Years ago I was facilitating a women’s group in my home for women ready to take big risks in their choices. The week before Mother’s Day, one woman—I’ll call her Martina—was talking about her contentious divorce. Formerly a stay-at-home mom, the 35-year-old yearned to return to the modeling career she gave up when she married. Her soon-to-be-ex ridiculed her, but she felt vindicated by her choices when she landed a well-paying catalog gig. Unfortunately, the job required travel, and that meant letting her husband win the custody battle. Suddenly, overwhelmed by sobs contorting her lovely face, Martina’s deepest fear broke through in a harrowing wail: “I don’t want to be a bad mother!”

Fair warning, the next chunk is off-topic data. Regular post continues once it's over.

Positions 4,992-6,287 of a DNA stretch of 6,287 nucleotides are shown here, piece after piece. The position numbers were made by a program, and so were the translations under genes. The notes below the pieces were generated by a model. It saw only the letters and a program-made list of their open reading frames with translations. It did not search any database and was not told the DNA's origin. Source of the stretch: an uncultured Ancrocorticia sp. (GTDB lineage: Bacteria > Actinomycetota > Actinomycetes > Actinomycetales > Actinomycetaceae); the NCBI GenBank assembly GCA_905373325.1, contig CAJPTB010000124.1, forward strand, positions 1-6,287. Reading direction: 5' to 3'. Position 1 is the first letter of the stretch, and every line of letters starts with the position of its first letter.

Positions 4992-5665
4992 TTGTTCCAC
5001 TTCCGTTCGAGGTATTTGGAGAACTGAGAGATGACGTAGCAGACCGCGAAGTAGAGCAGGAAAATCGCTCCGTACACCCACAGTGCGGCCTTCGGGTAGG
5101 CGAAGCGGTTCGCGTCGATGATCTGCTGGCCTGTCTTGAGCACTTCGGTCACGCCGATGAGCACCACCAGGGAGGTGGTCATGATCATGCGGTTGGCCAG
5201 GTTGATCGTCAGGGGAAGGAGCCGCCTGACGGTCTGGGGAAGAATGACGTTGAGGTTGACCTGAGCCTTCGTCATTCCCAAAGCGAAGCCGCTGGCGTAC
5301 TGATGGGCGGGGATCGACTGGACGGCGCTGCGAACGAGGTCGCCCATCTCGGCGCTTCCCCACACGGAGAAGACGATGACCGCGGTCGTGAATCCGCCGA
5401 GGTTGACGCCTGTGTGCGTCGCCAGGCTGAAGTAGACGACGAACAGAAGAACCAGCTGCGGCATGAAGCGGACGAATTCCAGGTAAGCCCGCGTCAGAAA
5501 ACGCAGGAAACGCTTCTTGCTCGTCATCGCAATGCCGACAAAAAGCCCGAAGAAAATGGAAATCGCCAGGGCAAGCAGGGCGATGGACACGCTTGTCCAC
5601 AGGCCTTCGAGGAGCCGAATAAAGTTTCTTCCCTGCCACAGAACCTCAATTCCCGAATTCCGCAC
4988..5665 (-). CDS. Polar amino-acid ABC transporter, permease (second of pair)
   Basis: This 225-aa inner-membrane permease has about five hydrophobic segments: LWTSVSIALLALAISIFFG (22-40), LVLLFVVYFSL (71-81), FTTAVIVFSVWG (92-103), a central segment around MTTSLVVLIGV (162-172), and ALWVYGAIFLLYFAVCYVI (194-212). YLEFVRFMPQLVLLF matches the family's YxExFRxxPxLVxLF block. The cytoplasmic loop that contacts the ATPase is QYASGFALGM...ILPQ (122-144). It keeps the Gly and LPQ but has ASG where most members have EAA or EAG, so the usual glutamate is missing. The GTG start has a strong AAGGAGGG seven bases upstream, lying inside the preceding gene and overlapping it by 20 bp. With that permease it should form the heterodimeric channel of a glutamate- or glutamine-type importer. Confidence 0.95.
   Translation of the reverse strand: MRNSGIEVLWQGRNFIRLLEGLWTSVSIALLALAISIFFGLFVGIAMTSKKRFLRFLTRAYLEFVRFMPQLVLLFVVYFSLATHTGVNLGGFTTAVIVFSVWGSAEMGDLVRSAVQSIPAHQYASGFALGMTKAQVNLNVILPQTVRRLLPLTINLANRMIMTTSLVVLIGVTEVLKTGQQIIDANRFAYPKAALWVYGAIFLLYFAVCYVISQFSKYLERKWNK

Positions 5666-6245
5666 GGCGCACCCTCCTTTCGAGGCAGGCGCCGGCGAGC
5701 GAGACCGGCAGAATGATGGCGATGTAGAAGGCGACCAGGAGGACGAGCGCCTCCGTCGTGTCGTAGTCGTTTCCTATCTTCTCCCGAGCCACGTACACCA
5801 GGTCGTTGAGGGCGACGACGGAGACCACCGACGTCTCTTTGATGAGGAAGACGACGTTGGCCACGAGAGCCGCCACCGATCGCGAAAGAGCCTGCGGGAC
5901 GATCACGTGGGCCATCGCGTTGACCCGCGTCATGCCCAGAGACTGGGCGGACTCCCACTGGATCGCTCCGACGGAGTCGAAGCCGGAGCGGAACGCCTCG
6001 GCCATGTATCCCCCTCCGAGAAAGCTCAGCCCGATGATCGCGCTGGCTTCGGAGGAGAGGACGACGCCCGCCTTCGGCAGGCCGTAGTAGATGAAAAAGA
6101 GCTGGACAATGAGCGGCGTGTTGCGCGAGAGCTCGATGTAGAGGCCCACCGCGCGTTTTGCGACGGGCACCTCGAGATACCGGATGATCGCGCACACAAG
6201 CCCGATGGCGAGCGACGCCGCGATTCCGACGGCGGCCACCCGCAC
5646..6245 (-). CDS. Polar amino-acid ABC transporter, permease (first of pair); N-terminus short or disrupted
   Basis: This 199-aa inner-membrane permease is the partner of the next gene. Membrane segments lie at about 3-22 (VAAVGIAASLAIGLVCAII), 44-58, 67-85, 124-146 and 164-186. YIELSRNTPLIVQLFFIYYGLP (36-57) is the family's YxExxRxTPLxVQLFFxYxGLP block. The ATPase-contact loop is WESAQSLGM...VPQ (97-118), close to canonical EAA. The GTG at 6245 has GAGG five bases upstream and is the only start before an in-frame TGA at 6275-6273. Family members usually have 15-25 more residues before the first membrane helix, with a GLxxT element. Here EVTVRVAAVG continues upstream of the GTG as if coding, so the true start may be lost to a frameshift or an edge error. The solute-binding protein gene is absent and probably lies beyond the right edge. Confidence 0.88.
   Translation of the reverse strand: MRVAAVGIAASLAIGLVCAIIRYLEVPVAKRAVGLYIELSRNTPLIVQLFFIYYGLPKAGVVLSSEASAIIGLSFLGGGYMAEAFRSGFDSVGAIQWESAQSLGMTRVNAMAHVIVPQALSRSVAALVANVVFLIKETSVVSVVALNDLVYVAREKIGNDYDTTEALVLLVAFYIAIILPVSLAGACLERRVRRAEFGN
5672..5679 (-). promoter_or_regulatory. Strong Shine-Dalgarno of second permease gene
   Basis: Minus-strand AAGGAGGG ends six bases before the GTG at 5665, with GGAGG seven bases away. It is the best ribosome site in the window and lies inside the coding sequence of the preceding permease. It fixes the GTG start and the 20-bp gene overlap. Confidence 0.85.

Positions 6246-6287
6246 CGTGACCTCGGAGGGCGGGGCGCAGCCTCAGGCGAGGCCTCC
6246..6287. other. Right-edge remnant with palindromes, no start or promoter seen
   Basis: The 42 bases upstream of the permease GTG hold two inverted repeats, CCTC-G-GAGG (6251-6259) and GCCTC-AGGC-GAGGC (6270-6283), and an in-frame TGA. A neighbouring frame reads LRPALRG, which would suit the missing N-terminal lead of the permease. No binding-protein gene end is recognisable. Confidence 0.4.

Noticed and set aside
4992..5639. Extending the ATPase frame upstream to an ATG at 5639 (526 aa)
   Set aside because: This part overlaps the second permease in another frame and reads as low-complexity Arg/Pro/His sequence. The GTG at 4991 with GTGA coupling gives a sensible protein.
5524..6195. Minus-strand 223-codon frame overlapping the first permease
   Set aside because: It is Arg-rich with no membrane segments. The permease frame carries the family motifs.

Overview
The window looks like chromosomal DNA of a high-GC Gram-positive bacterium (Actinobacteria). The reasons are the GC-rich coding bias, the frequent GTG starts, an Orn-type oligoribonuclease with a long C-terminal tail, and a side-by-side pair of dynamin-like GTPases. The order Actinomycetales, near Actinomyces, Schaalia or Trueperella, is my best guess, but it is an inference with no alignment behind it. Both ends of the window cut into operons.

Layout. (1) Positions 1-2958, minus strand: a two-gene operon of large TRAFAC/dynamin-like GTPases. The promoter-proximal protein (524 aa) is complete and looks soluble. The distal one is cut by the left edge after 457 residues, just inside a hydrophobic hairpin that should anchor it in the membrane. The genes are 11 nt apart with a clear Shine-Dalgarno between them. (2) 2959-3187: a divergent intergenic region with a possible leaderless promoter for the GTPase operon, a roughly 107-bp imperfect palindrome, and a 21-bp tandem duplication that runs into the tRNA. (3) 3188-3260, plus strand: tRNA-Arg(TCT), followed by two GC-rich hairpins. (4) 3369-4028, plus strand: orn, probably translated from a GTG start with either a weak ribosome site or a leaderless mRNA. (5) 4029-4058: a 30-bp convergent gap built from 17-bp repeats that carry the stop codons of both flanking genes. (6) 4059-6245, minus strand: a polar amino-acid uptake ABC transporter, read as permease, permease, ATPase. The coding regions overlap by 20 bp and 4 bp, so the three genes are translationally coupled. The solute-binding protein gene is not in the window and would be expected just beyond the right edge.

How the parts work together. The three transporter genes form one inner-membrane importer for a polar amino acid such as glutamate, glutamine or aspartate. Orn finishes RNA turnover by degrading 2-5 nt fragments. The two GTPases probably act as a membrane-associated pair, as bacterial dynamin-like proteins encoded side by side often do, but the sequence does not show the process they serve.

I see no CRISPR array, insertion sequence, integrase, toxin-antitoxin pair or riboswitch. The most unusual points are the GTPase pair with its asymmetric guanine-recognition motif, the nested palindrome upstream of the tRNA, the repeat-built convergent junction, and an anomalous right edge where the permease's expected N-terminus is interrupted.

Between sobs, Martina admitted she was afraid of being a bad mother because she was raised by one. She believed her mother had emotionally abandoned her while she was growing up. Her mother was also on her ex-husband’s side in the custody battle, she said, intensifying those feelings of abandonment.
Keys says, without therapy, people often normalize their unrepaired relationships with their mothers.
“We move on to become the best parent we can be, but those painful things become frozen in our brain as events and get triggered during social celebrations like Mother’s Day. We work, become successful and we recreate fantasies about our relationships with our mothers that fit our sense of feeling good about ourselves.”
The alternative is to find a different maternal model. Through that, he says, we can discover who we are.